Adolescents (ages 13 to 17)
- Teens often continue to need 9 to 10 hours of sleep per night, but many do well with 8 hours.
- Teenagers get sleepy later than preteens and often have trouble falling asleep. They may not fall asleep for 20 to 30 minutes after lying quiet in bed. They often complain of being tired after school, and like to sleep-in on the weekends. Puberty brings changes to their sleep-wake cycle. Many teens feel like staying up late and waking up late and then trying to catch up with sleep on the weekends. If they do this, they will be constantly sleep deprived. Lack of sleep can cause moodiness as well as problems with attention and memory. It also puts them at risk for falling asleep while driving.
What can I do to help my child?
Some children may seem anything but sleepy at bedtime. However, their "bouncing around the room" behavior may actually be caused by lack of sleep. To help your child sleep:
- Regular exercise and time outside in the sunlight every day, helps keep the body’s internal clock on track.
- Whether you have young child or a teenager, plan a quiet time of at least half an hour before bedtime. This means no TV, computer and phone for 30 minutes before bed.
- Set a bedtime and stick to it. Changing bedtimes can cause problems such as trouble getting to sleep and waking up in the morning.
- For preschool and elementary school children, have a predictable pre-bedtime routine such as a bath and reading time. Do not put your child to sleep by allowing them to watch TV or movies.
- Start the bedtime routine early enough so that you can tuck in your child and talk to him or her. Children often like to have this "private" time to talk to their parents and you need to plan for this time so it does not take time away from sleep time.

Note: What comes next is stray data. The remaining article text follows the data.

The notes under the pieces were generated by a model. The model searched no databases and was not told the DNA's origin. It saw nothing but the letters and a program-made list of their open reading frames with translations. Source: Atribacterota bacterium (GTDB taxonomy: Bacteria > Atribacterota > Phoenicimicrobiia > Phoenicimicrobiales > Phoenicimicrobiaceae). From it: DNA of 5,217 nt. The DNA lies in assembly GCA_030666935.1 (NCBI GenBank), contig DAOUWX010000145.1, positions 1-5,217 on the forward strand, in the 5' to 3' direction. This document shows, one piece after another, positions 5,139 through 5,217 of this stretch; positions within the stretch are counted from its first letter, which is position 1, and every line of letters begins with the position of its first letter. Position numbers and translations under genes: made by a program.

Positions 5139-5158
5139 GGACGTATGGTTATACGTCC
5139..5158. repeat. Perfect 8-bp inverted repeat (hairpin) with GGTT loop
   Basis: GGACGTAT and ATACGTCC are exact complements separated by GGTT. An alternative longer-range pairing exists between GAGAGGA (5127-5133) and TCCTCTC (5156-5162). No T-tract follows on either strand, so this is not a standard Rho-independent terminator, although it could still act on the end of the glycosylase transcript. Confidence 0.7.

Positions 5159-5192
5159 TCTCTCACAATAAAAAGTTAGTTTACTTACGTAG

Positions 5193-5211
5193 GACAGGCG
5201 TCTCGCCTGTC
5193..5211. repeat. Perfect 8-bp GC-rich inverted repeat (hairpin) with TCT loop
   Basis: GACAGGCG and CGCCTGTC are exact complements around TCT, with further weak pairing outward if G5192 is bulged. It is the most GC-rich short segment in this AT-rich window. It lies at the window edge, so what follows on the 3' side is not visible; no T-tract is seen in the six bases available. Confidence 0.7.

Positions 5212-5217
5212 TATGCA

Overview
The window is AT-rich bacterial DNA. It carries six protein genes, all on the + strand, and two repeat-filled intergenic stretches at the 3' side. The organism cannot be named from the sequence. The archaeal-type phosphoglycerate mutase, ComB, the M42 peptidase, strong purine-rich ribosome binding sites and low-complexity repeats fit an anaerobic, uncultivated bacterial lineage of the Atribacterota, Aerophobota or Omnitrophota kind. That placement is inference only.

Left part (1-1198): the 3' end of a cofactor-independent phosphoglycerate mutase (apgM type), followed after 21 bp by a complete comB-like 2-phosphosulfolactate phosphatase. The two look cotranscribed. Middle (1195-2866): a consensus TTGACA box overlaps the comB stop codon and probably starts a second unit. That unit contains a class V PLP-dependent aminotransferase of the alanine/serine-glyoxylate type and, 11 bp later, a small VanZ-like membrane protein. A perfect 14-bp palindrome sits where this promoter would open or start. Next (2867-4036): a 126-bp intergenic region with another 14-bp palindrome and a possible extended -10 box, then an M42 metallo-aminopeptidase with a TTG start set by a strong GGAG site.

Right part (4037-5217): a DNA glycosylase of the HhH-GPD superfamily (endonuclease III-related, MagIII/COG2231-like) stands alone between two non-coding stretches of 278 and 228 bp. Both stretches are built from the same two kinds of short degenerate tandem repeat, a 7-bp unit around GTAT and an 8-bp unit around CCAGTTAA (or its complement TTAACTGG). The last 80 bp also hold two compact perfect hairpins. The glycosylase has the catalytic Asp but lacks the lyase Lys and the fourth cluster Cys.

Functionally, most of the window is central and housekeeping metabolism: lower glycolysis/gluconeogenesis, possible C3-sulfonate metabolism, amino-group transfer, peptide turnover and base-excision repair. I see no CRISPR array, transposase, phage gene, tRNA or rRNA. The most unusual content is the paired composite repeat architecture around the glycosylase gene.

- Accept that your child may lie in bed up to 30 minutes before falling asleep. Do not tell your child to "go to sleep" since telling them this often increases how long it takes to fall asleep.
- Help children feel more secure by allowing them to have a night light or a special toy in bed with them.
- If your child gets up or calls out after going to bed, stay calm and limit how much attention you give your child. Do not get angry with them since this often makes the problem worse.
- If your child has a nightmare, calmly reassure them that the dream is not real. Help them understand that everyone has bad dreams sometimes. Talk with your child during the daytime about nightmares they have had. Reassure children that they are OK and it was just a dream.
- Do not let your child have drinks with caffeine, such as a cola for 5 hours before bedtime.
Every child is different and some need more sleep than others. If your child seems tired during the day, moody, or "hyper," he or she may not be getting enough sleep.
Most sleep problems with children can be corrected by adjustments to the child's bedtime routine or parent expectations of what is "normal" for their child. Some sleep problems, however, are true disorders which need special attention, and sometimes treatment by a healthcare professional.
Written by Gayle Zieman, PhD, for RelayHealth.
Published by RelayHealth.
Last modified: 2010-12-22
Last reviewed: 2010-06-14
This content is reviewed periodically and is subject to change as new health information becomes
available. The information is intended to inform and educate and is not a replacement for medical
evaluation, advice, diagnosis or treatment by a health care professional.